FERC wants more input on IW-Surry gas pipeline expansion
Published 5:39 pm Wednesday, November 2, 2022
The Federal Energy Regulatory Commission is seeking additional public input on the environmental impacts of a proposed natural gas pipeline expansion in southeastern Virginia.
Columbia Gas Transmission LLC, a subsidiary of Canada-based TC Energy unaffiliated with Columbia Gas of Virginia, is seeking federal approval for what the company has termed its “Virginia Reliability Project.” The project entails replacing an existing 1950s-era 12-inch pipeline that passes through the city of Suffolk and Isle of Wight, Surry and Southampton counties with a 24-inch one to meet growing demand for natural gas across the Hampton Roads region.
FERC solicited public comments from Feb. 22 through April 6, continuing to accept input throughout the project’s “pre-filing” period. According to an Oct. 25 FERC notice, Columbia has now officially filed its application with the federal agency, prompting a new public comment period that will extend until 5 p.m. Nov. 25.
FERC plans to compile all public input into a document that will inform its decision when determining if the project is in the “public convenience and necessity.”
Much like the state-level “certificate of public need” process Riverside Health Systems recently went through to secure permission to build a 50-bed hospital in Isle of Wight County, the federal Natural Gas Act requires companies to obtain a “certificate of public convenience and necessity” from FERC before they’re allowed to build new pipelines or expand existing ones.
Those who submitted comments during the pre-filing period or in response to FERC’s Sept. 8 notice of application do not need to file those comments again, the Oct. 25 notice states.
The public can comment by filing electronically at at www.ferc.gov/ferc-online/overview. For eFilings, users must have or create an eRegistration account.
The public also has the option of submitting comments on paper, referencing docket number CP22-503-000
If using the U.S. Postal Service, mail the letter to Kimberly D. Bose, secretary, Federal Energy Regulatory Commission, 888 First St. NE, Room 1A, Washington, DC 20426.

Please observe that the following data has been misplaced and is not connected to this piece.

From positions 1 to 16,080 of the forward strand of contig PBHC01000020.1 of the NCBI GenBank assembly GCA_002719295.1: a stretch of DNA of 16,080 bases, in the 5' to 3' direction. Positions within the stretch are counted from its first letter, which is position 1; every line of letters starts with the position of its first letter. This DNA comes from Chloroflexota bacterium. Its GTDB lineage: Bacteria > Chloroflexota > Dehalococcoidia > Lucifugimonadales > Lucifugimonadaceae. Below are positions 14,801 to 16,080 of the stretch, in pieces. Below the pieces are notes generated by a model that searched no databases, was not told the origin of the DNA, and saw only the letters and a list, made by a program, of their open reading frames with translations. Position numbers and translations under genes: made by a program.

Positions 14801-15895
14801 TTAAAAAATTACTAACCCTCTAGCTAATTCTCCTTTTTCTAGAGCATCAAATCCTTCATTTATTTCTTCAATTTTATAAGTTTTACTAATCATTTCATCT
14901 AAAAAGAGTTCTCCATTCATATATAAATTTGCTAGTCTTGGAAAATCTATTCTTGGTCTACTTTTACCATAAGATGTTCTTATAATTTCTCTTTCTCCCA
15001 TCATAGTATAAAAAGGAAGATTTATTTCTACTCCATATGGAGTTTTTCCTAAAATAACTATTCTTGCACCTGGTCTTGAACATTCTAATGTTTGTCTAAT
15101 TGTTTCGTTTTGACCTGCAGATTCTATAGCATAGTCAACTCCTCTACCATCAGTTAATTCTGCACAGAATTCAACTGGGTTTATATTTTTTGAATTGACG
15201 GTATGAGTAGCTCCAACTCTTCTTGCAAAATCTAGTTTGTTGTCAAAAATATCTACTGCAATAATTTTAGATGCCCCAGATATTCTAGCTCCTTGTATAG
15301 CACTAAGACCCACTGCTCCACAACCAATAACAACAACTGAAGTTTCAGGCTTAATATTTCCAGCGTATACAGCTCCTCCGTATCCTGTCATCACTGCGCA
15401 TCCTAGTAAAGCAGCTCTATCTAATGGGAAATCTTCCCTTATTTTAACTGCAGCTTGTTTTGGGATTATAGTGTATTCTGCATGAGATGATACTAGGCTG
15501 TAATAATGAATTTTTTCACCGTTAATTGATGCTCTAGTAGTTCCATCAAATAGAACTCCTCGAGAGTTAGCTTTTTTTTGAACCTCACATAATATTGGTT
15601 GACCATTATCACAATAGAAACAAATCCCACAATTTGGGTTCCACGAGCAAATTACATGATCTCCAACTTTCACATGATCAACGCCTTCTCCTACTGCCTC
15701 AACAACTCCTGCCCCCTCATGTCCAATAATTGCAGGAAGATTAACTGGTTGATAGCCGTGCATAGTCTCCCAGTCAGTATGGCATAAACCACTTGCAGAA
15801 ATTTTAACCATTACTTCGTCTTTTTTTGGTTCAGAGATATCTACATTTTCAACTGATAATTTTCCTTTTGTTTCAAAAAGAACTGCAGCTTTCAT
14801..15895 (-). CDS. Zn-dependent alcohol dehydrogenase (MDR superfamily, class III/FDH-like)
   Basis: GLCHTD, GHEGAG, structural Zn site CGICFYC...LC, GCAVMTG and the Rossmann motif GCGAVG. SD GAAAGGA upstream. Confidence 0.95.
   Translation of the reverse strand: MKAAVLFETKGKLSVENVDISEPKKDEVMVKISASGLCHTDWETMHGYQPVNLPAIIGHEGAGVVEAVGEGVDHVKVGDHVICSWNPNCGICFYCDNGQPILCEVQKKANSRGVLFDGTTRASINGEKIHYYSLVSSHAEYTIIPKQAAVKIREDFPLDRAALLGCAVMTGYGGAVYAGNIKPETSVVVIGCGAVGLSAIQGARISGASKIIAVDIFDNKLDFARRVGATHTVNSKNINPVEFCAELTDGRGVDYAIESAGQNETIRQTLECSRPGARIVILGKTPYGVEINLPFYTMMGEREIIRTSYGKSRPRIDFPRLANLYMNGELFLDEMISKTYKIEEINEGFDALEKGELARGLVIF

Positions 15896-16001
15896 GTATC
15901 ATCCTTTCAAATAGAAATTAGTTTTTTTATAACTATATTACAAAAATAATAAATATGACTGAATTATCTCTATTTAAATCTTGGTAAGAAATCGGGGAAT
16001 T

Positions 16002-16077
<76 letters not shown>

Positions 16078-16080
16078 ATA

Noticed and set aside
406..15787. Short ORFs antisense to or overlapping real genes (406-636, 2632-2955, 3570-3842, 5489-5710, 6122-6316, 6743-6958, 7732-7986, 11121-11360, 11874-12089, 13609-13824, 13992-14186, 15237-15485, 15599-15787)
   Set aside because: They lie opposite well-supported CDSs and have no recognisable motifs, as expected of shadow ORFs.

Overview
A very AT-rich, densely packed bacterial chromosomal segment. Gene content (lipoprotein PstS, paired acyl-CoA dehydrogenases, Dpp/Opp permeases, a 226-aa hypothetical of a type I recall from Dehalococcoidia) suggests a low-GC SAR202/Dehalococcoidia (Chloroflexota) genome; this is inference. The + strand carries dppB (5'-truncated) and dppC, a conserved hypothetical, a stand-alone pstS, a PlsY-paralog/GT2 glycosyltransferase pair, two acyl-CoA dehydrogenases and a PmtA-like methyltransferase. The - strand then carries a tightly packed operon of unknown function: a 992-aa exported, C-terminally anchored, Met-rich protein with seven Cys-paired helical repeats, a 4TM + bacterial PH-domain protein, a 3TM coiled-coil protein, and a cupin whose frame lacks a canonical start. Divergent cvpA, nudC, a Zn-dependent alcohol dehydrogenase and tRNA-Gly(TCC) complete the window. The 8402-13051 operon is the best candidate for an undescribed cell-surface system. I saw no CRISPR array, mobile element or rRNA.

If using any other mail service, address the letter to Kimberly D. Bose, secretary, Federal Energy Regulatory Commission, 12225 Wilkins Ave., Rockville, MD 20852.
The expanded pipeline would connect to existing segments in Prince George and Greensville counties, and to the company’s Petersburg and Emporia compressor stations. According to the company’s website, the project is expected to generate a one-time increase of $7.7 million in local tax revenue.
If approved, construction of the pipeline would begin in mid-2024 and be operational by November 2025. It would deliver an additional 100,000 dekatherms per day, a measure of the heating value of 1,000 standard cubic feet of natural gas.
Landowners who received a copy of the Oct. 25 notice may be contacted by a pipeline company representative regarding the acquisition of an easement for the project, the notice states.
“The company would seek to negotiate a mutually acceptable easement agreement,” the notice states. “You are not required to enter into an agreement. However, if the Commission approves the project, the Natural gas Act conveys the right of eminent domain to the company. Therefore, if you and the company do not reach an easement agreement, the pipeline company could initiate condemnation proceedings in court.”
“Enhancing the system to meet existing and growing needs will create significant positive economic impacts across the region to offset the more than $4 billion lost in economic growth over the last five years due to a shortage of available natural gas supply,” states a company fact sheet.
A March 16 press release from the Sierra Club’s Virginia chapter issued during the pre-filing period, however, contends there’s “no shortage of natural gas in Hampton Roads” and that the communities the pipeline would pass through are already experiencing “an overburden of existing fossil fuel infrastructure.”
“These new applications from the fossil fuel industry need a thorough review with FERC’s expanded criteria including — climate impacts from GHG (greenhouse gasses), impacts on vulnerable communities, and necessity,” Lynn Godfrey, the Virginia chapter’s community outreach coordinator, stated in the press release.
The proposed project would take a different path through the area than the controversial Atlantic Coast Pipeline Dominion Energy and North Carolina-based Duke Energy proposed in 2014 and scrapped in 2020. The TC Energy pipeline would pass near the towns of Dendron in Surry County, Ivor in Southampton County, and through Isle of Wight between Windsor and the county’s courthouse. The ACP would have passed near the towns of Boykins and Newsoms in Southampton County, bypassed Isle of Wight and passed near Suffolk’s Holland community.